Washington County Consolidated Communications Agency
Excellence in Emergency Communications

About the Agency

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Washington County Consolidated Communications Agency

WCCCA (wă-kŭ) was formed in 1985, under the authority of Oregon Revised Statues (ORS) 190 by the execution of an Intergovernmental Agreement originally between Washington County and the cities of Beaverton, Cornelius, Hillsboro, North Plains, and Washington County Rural Fire Protection Districts Nos. 1 (now Tualatin Valley Fire and Rescue, TVF&R), and 2. WCCCA subsequently entered into intergovernmental agreements with the cities of Banks, Durham, Forest Grove, King City, Sherwood, Tigard, Gaston, and Tualatin. Subsequent Fire Districts joining the agency are Banks, Cornelius, Forest Grove, and Gaston.

WCCCA was established to provide 9-1-1 service and public safety communications for police, fire, and emergency medical service for the participating jurisdictions and for other governments under contract. That means that if you live in any part of Washington County, including the cities of Banks, Beaverton, Cornelius, Durham, Forest Grove, Gaston, Hillsboro, King City, North Plains, Sherwood, Tigard, or Tualatin, and you call 9-1-1, WCCCA will answer your phone call. WCCCA dispatches all calls for police, fire, or medical assistance to the citizens of these cities and the unincorporated areas in Washington County, Oregon. WCCCA also handles fire and medical calls in TVF&R’s service area that are outside of Washington County (Wilsonville, West Linn, and Newberg).

WCCCA History

Prior to WCCCA, Washington County public safety dispatching had existed since October of 1973 when the first civilian dispatchers were hired. Having civilian dispatchers, freed police officers and fire fighters to respond to calls rather than stay behind to answer phones and monitor radios. From 1973 to 1985, the Center served as the communications center for the Washington County Sheriff's Office and the cities of Cornelius, Banks, Hillsboro, and Gaston as well as Washington County Fire District 2, the City of Hillsboro Fire Dept., Cornelius Rural Fire Dept., and Banks Fire Department.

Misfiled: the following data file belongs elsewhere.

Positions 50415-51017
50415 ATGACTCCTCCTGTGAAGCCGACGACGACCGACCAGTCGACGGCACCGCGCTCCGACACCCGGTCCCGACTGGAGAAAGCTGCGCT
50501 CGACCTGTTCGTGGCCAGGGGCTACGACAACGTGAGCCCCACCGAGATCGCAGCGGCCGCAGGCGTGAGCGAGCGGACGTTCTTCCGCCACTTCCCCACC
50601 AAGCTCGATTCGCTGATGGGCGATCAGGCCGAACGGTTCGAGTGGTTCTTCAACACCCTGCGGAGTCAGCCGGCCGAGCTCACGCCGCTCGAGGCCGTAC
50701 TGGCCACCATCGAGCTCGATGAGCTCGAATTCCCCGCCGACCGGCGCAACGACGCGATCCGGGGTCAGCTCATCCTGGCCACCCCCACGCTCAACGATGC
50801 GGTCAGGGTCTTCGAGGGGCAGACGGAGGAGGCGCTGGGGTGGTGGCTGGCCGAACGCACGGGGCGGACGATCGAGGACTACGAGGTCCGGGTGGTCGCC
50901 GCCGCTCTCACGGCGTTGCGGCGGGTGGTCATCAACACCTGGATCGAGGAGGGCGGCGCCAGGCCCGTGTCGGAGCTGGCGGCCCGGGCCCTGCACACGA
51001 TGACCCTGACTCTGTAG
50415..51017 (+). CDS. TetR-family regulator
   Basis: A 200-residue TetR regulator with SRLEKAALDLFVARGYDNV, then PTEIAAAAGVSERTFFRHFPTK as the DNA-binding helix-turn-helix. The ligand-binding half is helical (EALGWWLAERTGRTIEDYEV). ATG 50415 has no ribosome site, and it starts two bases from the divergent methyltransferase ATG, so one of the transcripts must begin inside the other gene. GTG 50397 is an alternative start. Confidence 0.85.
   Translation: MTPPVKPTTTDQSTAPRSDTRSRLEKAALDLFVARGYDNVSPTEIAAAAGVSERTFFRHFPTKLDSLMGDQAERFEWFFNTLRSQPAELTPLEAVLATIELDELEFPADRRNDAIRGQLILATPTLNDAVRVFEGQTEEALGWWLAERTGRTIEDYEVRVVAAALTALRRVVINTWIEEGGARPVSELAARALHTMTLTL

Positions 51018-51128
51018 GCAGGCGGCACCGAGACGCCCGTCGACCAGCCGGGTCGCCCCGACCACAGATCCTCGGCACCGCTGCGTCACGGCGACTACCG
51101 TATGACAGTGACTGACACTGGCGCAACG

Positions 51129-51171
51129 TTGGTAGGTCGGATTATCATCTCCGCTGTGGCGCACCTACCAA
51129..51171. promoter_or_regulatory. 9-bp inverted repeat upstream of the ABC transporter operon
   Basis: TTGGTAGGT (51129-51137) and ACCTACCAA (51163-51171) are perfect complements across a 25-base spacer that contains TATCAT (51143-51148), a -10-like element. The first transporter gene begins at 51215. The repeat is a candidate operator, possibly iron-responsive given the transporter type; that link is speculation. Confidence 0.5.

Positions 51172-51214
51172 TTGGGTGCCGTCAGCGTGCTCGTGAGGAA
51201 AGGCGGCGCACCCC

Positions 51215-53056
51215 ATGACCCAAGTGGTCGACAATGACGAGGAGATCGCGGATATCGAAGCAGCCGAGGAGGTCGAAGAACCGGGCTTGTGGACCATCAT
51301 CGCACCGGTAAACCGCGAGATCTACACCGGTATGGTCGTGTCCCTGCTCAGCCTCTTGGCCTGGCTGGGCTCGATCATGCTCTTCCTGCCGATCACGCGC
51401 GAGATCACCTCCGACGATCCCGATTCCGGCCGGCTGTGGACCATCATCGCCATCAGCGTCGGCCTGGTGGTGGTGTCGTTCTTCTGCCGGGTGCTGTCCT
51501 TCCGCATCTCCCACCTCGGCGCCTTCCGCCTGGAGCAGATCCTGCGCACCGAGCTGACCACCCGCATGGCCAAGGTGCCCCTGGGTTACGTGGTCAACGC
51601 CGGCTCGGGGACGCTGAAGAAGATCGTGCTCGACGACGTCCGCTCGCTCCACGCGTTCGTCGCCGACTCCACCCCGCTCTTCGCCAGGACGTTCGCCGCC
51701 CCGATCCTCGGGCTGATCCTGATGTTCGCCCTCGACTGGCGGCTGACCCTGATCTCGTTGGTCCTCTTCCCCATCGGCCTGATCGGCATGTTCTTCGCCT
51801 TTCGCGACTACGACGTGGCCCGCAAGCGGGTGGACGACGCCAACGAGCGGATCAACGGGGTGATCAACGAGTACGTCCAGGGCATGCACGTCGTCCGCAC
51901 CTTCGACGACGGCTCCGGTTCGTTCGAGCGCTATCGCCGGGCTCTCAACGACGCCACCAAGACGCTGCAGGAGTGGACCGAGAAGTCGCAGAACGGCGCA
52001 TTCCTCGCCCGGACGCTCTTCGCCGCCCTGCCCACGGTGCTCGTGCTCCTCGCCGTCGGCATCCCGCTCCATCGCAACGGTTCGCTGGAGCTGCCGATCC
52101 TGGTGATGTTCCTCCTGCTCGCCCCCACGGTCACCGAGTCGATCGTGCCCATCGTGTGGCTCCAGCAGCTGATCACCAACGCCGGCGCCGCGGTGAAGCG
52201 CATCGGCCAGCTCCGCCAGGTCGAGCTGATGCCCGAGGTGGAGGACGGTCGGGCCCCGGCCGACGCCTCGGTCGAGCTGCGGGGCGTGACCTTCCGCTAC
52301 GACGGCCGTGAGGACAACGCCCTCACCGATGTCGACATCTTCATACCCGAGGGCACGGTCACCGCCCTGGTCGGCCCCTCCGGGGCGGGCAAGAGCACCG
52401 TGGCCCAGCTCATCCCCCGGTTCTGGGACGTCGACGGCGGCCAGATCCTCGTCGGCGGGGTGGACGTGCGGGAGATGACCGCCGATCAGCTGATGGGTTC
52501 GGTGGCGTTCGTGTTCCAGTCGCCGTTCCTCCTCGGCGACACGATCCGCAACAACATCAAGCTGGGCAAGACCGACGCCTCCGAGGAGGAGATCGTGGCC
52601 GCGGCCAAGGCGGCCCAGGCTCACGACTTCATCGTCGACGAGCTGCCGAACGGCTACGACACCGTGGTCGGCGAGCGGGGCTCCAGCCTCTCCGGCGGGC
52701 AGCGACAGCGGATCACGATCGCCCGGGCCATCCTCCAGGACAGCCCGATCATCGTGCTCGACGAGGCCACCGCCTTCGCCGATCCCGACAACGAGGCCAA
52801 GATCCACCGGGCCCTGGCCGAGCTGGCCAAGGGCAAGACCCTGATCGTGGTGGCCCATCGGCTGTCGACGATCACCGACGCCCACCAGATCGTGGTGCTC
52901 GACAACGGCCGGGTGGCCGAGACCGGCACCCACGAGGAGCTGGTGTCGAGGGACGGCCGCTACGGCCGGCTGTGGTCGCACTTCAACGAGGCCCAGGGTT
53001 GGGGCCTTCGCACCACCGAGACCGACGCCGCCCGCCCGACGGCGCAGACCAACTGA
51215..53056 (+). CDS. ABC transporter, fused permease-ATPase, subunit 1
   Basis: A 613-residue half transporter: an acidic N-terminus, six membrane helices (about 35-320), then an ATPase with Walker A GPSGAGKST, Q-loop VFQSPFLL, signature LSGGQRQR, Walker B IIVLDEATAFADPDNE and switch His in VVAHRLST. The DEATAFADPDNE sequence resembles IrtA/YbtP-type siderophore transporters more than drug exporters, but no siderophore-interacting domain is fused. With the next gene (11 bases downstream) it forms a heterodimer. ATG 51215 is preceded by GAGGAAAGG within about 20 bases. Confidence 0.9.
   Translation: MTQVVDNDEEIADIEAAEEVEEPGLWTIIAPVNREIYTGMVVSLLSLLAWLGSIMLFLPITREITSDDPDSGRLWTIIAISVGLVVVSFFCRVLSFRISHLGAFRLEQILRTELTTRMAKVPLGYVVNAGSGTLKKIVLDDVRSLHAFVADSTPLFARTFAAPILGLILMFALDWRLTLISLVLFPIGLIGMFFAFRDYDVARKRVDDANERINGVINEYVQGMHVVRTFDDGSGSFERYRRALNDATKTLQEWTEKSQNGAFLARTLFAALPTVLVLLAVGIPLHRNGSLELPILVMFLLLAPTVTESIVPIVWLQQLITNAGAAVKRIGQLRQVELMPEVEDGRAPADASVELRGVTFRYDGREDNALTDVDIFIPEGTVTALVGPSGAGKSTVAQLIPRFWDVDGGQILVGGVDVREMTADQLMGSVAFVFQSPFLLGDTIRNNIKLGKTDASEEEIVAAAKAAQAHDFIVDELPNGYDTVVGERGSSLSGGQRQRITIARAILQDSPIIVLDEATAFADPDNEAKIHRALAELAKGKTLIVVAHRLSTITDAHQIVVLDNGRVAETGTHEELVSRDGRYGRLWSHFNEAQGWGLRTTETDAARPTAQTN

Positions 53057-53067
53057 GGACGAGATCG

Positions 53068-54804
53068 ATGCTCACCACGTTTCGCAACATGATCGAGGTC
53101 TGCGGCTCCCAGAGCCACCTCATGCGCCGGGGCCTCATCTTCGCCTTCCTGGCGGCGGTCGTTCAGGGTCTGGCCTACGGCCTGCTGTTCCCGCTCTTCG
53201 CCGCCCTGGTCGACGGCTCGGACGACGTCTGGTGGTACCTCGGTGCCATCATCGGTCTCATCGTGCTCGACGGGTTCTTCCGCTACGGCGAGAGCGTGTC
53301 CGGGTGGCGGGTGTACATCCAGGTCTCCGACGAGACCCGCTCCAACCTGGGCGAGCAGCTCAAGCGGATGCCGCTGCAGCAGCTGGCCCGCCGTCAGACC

In the years following the switch to civilian dispatchers, a demand started to grow for all Oregon residents to have access to 9-1-1. In order to better facilitate this trend, there was a move toward the establishment of central answering points for 9-1-1 calls. As this was occurring, more and more police and fire departments were doing away with their individual dispatch facilities and merging with the Central Dispatch Center. Thus in 1985 WCCCA was "born" and became a consolidated dispatch center. In 1973 our staff consisted of 8 full time dispatchers; WCCCA now has a staff of over 65 full time dispatchers.

In 1990 the citizens of Washington County passed a serial levy which allowed a major upgrade in the County's 9-1-1 system. Due to the support of our citizens for the levy, WCCCA was able to acquire a building large enough to house our current operation, become computerized by installing a computer aided dispatch (CAD) system, upgrade the county wide radio system and become an enhanced 9-1-1 center. An enhanced 9-1-1 Center is one that can display the caller’s phone number automatically (ANI=Automatic Number Information) and the location of the calling number (ALI-Automatic Location Information).